elastic bougie

e·las·tic bou·gie

a bougie made of rubber, latex, or other similarly flexible material.

elastic bougie

a flexible bougie that can be passed through angular or winding channels. See also bougie.

e·las·tic bou·gie

(ē-lastik bū-zhē)
Investigative instrument made of rubber, latex, or other similarly flexible material.
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References in periodicals archive ?
Several studies have shown that anaesthetists find this device easy to use with a high successful tracheal intubation rate, with or without the use of a gum elastic bougie (3,16,25,37-41).
When faced with a difficult airway the gum elastic bougie and the laryngeal mask airway (LMA) may be useful.
With a method similar to ours, some authors have used a gum elastic bougie in combination with rigid bronchoscopy to achieve control in adults.
May 30 /PRNewswire/ -- For over 30 years, Smiths Medical has manufactured the reusable tracheal tube introducer -- known as the gum elastic bougie -- considered to be the gold standard for difficult airways grades 2B, 2, and 4.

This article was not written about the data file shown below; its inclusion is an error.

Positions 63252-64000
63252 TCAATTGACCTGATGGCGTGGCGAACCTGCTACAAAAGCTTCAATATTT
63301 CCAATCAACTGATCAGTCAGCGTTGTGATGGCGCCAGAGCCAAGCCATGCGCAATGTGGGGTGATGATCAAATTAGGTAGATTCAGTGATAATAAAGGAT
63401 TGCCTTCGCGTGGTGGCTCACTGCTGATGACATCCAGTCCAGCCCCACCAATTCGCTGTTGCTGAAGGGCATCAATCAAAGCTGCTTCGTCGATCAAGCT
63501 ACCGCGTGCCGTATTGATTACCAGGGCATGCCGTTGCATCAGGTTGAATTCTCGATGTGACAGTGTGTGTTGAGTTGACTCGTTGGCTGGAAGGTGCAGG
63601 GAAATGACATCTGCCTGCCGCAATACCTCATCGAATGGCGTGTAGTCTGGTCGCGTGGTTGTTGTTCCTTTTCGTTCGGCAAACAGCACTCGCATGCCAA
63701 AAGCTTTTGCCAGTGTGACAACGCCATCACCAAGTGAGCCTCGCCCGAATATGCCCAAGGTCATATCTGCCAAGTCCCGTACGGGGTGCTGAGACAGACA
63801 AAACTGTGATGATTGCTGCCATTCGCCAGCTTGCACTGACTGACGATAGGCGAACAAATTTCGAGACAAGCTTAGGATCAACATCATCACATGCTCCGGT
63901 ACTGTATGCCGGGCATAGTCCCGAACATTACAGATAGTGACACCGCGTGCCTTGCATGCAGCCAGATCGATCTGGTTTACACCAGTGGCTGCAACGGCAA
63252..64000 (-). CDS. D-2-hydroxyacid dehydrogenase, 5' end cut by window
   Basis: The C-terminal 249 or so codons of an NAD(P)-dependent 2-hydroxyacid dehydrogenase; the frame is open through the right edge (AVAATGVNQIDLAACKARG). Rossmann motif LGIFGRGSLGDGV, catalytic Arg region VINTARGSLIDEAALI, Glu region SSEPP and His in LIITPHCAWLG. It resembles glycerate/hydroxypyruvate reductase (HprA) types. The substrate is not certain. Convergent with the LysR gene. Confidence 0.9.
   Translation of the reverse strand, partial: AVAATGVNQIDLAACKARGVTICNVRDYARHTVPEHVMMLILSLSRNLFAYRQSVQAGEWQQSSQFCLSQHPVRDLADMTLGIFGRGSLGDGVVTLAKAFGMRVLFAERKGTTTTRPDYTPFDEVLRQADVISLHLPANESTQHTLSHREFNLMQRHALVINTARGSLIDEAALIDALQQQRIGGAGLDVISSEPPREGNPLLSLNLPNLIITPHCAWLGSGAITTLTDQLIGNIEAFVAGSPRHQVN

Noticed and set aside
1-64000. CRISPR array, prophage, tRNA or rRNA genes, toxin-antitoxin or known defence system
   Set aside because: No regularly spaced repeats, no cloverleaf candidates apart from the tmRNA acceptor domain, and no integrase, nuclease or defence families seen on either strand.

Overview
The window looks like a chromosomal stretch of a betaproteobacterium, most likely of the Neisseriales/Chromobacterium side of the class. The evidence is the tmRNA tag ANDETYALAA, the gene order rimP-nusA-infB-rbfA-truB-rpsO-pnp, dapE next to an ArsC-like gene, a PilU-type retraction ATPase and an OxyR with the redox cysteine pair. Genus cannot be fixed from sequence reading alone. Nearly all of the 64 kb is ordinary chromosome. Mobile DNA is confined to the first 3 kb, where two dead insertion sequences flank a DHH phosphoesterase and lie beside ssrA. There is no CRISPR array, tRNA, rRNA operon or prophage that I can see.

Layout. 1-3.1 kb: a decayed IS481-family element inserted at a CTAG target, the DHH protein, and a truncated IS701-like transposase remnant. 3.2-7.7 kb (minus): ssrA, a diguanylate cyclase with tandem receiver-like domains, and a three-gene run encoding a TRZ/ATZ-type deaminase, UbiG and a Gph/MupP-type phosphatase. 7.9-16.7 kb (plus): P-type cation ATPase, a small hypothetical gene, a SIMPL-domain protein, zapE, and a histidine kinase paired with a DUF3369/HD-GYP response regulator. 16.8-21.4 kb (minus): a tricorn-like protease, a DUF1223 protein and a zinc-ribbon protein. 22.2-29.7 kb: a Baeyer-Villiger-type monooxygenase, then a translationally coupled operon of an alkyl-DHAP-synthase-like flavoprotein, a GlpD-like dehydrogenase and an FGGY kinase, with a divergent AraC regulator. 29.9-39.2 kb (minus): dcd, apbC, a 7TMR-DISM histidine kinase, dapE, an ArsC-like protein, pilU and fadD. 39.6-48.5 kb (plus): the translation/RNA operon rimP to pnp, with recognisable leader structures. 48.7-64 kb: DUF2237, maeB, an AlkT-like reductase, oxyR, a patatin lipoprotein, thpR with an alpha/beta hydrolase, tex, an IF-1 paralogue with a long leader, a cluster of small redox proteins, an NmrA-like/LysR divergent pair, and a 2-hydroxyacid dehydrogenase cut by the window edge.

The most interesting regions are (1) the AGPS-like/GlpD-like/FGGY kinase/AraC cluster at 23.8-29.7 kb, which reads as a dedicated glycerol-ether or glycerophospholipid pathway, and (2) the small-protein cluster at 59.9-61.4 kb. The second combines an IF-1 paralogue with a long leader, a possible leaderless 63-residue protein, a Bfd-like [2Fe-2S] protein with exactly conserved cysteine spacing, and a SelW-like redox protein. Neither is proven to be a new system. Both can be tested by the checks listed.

The guide has included a fiberoptic bronchoscope, nasogastric tube, balloon-tipped catheter, gum elastic bougie, and various types of suction catheters.
At our hospital use of a gum elastic bougie was the most commonly used piece of equipment to help anaesthetists manage a difficult intubation.
12) In several of these cases, an elastic bougie or a guidewire was passed through a bronchoscope.
To overcome the problem, various insertion aids have been described, such as a curved metal introducer tool or the use of a gum elastic bougie (GEB) (4).
Attempt intubation now with the aid of a gum elastic bougie to guide the tube C.
We read with great interest the recent letter of Abbas (1) regarding use of a gum elastic bougie (GEB) through Murphy's eye for difficult intubation.
stylet, gum elastic bougie or tube exchanger) is to be discouraged unless undertaken by an experienced practitioner in a stable, well-oxygenated and easily ventilated patient because it not only exposes the patient to further risk of hypoxic injury, but it may also contribute to deteriorating conditions by worsening tissue trauma, bleeding and airway oedema.
Mathes and colleagues evaluated two techniques alternating a paediatric gum elastic bougie and a nasogastric tube.